Oral Microbiology

Oral microbiology is the study of the microorganisms i.e. microbiota of the dental cavity and their interactions between the oral microorganisms or with the host. The environment of human mouth is suitable for the growth of characteristic microorganisms found there. It supplies a good source of water and nutrients, as well as a moderate temperature for growth. Normal micro flora of the mouth adheres to the teeth and gums to survive from mechanical flushing from the mouth to stomach where acid-sensitive microbes are demolished by hydrochloric acid (HCL). Anaerobic bacteria in the oral cavity include: 
Actinomyces, Arachnia, Bacteroides, Bifidobacterium, Eubacterium, Fusobacterium, Lactobacillus, Leptotrichia, Peptococcus, Peptostreptococcus, Propionibacterium, Selenomonas, Treponema, and Veillonella. Genera of fungi that include Candida, Cladosporium, Aspergillus, Fusarium, Glomus, Alternaria, Penicillium, and Cryptococcus are often found in the mouth. Among others, Bacteria assemble on both the hard and soft oral tissues in biofilms. Bacterial adhesion is mainly important for oral cavity.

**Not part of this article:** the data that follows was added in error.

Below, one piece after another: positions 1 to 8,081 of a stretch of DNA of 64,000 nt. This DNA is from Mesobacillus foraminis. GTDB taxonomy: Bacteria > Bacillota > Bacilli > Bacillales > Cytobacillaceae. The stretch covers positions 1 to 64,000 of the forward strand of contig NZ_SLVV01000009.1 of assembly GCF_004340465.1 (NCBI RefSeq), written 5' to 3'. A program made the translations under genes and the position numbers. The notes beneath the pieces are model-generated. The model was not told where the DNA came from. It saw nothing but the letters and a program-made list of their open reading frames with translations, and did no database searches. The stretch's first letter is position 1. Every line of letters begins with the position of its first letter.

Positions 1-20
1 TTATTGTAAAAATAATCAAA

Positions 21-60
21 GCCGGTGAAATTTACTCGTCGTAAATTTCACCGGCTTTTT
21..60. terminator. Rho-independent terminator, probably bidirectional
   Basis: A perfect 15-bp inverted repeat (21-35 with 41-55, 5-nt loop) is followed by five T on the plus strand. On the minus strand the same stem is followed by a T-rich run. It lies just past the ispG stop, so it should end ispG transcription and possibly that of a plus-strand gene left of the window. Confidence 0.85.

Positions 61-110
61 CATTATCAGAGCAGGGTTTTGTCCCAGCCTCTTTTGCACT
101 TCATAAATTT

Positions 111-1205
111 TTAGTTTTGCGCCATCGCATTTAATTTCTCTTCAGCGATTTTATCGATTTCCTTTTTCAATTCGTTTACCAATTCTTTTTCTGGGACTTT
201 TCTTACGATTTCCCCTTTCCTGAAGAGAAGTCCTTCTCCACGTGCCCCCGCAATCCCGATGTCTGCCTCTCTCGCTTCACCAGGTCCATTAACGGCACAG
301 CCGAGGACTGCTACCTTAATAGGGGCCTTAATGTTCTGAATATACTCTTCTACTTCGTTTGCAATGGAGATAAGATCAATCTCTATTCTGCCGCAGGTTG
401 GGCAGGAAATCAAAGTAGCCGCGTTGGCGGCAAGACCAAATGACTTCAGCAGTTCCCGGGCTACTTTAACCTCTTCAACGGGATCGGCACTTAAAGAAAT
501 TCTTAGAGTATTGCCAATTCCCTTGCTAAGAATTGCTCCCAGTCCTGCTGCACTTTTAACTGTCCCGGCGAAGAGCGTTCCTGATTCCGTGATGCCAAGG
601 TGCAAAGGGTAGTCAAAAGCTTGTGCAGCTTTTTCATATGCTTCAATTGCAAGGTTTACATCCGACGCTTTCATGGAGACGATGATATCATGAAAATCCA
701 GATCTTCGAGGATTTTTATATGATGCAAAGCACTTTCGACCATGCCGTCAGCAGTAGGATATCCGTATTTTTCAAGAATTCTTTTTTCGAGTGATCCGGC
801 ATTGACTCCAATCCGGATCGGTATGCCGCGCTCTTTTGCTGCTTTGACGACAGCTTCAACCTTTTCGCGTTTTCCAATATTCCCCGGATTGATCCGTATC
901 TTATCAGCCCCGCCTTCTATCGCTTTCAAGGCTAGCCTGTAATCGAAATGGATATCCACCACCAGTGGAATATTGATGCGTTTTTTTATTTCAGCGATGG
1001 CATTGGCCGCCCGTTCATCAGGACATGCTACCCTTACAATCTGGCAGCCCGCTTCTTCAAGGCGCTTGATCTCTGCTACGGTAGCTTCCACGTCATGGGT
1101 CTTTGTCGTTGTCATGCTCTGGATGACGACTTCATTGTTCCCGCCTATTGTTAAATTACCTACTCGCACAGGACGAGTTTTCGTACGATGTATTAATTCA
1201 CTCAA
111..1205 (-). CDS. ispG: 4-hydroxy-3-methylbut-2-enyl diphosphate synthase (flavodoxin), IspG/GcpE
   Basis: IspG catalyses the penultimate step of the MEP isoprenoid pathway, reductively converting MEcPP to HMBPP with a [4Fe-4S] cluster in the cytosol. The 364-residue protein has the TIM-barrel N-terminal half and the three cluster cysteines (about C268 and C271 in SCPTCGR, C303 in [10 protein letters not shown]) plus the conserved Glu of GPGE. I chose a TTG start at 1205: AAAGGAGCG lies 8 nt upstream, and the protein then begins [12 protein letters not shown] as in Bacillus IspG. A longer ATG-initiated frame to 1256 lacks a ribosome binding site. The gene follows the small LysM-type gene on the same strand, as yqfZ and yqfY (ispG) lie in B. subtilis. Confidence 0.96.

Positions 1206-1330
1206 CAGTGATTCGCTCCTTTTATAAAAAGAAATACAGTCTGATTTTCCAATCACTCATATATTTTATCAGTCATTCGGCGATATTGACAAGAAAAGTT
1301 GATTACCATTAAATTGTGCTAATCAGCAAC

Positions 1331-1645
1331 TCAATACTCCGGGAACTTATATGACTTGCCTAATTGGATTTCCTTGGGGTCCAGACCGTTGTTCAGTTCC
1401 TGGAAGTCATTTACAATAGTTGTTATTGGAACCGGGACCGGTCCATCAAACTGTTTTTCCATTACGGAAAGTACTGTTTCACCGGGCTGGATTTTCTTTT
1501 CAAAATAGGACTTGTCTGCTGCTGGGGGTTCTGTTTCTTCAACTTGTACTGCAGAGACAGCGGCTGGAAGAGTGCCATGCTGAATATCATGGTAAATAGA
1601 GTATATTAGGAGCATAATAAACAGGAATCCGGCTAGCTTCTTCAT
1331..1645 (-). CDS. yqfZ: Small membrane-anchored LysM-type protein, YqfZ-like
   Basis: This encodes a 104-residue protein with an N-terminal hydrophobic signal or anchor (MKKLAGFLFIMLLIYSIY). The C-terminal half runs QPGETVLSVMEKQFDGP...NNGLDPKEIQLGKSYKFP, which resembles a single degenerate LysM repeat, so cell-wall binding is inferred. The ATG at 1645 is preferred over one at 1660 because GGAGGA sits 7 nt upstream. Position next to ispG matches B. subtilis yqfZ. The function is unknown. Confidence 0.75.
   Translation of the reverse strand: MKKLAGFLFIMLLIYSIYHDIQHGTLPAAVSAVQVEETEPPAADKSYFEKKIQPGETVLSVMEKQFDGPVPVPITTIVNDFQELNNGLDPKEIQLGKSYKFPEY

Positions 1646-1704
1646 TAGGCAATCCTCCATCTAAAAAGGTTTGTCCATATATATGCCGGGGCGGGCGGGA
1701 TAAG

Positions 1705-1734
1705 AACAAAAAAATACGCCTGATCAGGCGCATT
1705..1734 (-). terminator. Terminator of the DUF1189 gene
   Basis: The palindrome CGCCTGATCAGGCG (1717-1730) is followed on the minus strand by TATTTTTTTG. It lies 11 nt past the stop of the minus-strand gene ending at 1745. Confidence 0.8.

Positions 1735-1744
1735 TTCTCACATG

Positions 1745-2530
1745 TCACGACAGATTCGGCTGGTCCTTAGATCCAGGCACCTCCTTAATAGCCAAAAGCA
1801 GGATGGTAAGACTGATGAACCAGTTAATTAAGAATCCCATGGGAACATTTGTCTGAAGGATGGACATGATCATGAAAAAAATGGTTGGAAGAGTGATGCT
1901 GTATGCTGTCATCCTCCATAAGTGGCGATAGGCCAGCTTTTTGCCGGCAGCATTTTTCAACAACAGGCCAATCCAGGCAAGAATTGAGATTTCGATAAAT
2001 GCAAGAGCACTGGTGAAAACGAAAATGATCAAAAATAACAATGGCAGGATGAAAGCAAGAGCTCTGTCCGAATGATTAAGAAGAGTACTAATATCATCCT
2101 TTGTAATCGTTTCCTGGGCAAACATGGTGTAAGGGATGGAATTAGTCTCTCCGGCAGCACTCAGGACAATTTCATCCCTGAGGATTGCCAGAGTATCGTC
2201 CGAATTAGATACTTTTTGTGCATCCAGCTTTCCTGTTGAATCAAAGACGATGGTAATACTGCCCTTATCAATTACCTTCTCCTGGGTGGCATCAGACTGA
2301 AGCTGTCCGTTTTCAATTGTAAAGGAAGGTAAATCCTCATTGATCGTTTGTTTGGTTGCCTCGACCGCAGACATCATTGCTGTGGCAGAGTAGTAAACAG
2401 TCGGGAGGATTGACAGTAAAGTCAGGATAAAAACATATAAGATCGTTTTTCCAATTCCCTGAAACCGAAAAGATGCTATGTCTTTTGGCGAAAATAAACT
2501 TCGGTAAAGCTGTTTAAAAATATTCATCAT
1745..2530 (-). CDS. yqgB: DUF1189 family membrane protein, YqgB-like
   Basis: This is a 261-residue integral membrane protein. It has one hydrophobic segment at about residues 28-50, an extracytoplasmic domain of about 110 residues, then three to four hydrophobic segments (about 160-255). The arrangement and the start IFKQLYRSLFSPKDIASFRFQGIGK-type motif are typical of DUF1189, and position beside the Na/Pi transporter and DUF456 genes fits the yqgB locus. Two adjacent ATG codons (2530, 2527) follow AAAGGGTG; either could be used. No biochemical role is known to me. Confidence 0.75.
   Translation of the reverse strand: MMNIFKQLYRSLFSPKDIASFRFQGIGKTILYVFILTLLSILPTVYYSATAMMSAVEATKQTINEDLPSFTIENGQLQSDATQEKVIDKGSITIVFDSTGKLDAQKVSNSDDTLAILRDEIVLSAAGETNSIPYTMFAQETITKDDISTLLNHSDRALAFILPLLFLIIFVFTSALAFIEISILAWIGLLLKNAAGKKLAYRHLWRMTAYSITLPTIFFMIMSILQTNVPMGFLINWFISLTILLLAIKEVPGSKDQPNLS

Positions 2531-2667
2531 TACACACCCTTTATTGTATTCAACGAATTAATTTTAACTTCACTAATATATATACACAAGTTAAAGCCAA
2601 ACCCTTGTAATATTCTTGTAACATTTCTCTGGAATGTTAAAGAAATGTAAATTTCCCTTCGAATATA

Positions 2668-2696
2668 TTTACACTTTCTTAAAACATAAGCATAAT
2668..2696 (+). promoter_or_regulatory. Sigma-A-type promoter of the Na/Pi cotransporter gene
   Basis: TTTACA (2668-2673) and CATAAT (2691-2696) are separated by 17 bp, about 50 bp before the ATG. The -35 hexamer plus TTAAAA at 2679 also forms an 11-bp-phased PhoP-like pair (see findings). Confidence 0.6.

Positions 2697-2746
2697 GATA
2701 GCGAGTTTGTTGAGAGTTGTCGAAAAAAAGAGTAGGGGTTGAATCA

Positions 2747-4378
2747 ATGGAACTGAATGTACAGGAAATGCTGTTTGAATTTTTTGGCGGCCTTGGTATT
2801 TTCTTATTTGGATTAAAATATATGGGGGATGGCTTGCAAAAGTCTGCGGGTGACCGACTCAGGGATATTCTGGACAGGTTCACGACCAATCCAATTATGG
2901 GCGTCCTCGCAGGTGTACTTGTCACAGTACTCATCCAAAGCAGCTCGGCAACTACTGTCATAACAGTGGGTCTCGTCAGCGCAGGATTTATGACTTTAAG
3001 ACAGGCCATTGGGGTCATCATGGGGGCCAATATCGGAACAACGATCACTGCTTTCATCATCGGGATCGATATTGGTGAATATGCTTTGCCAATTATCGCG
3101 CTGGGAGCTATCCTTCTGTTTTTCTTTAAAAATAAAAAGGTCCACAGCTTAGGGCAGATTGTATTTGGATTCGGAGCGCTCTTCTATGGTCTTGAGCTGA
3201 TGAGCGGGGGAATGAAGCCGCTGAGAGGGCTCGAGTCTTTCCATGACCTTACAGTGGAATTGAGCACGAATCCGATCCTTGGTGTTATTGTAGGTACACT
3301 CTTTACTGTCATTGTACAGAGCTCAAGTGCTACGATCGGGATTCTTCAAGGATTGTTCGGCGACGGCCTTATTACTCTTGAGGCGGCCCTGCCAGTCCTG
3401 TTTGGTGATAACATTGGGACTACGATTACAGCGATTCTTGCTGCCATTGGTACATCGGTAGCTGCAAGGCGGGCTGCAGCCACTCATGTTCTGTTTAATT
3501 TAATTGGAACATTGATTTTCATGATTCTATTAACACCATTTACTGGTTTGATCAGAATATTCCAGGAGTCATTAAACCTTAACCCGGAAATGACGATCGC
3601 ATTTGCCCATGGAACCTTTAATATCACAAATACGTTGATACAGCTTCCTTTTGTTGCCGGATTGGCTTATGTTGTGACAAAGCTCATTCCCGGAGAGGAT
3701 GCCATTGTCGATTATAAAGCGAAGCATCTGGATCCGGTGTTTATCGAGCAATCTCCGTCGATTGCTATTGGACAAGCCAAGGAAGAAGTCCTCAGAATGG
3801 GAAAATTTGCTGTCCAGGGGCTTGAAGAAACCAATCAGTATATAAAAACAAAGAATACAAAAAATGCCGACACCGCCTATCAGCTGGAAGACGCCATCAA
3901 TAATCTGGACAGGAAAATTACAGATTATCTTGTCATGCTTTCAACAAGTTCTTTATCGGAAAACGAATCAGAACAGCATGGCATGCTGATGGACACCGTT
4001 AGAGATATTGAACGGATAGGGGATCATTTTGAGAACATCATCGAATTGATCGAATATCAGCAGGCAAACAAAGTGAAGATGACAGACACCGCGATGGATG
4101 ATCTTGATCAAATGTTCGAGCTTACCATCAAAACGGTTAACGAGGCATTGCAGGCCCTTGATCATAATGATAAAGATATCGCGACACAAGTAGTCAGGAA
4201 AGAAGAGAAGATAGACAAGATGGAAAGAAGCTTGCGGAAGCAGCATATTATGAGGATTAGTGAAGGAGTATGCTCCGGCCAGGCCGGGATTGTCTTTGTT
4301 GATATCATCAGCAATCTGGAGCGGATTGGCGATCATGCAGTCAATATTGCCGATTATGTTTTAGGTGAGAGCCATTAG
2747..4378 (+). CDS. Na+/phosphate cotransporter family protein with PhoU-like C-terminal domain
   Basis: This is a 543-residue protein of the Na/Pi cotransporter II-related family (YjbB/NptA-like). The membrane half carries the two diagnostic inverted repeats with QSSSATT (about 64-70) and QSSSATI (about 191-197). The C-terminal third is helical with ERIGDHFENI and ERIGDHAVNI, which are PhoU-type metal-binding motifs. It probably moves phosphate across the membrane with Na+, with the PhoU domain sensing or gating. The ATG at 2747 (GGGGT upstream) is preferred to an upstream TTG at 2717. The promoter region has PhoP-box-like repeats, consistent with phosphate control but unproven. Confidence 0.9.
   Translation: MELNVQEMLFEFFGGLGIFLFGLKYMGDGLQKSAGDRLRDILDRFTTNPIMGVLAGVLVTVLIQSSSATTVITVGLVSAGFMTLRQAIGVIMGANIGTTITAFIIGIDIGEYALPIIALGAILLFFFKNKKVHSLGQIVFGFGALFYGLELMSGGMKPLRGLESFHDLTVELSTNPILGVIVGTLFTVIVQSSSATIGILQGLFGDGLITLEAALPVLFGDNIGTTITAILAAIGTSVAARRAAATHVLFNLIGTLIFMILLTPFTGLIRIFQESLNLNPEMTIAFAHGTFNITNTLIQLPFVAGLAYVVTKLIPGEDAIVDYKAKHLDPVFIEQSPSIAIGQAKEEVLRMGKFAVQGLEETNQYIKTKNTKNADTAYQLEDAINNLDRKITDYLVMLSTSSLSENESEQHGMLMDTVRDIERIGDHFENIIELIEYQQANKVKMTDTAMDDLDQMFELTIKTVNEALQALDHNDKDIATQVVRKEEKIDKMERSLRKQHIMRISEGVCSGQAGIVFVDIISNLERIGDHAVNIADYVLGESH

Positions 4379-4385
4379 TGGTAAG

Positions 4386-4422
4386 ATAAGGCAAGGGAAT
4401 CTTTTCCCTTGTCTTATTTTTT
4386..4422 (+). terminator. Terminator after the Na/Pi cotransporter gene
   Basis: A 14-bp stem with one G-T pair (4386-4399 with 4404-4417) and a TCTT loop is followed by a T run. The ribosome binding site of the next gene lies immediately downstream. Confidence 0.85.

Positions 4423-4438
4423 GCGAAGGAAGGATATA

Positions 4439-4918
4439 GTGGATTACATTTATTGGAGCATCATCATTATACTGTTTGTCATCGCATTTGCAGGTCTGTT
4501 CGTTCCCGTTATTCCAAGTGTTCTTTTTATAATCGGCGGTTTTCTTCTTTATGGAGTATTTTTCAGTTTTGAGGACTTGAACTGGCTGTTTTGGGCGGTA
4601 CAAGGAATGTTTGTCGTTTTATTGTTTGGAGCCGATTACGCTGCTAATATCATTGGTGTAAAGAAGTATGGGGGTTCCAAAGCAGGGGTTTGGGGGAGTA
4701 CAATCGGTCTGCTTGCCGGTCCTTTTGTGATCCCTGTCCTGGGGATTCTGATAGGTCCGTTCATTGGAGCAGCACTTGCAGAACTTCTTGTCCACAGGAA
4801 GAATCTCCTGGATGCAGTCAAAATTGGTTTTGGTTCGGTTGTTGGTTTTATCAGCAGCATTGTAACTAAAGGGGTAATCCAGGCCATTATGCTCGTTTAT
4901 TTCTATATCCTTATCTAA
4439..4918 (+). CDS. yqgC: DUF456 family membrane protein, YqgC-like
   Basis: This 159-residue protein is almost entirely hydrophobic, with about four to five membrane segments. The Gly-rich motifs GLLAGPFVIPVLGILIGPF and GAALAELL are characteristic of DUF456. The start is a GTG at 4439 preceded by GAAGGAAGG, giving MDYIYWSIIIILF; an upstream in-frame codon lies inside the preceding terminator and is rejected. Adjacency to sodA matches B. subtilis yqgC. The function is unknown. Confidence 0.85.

•    Dental plaque
•    Dental caries
•    Periodontal disease
•    Cell-cell communication
•    Vaccination against oral infections
•    Role in non-oral disease
•    Other microbiota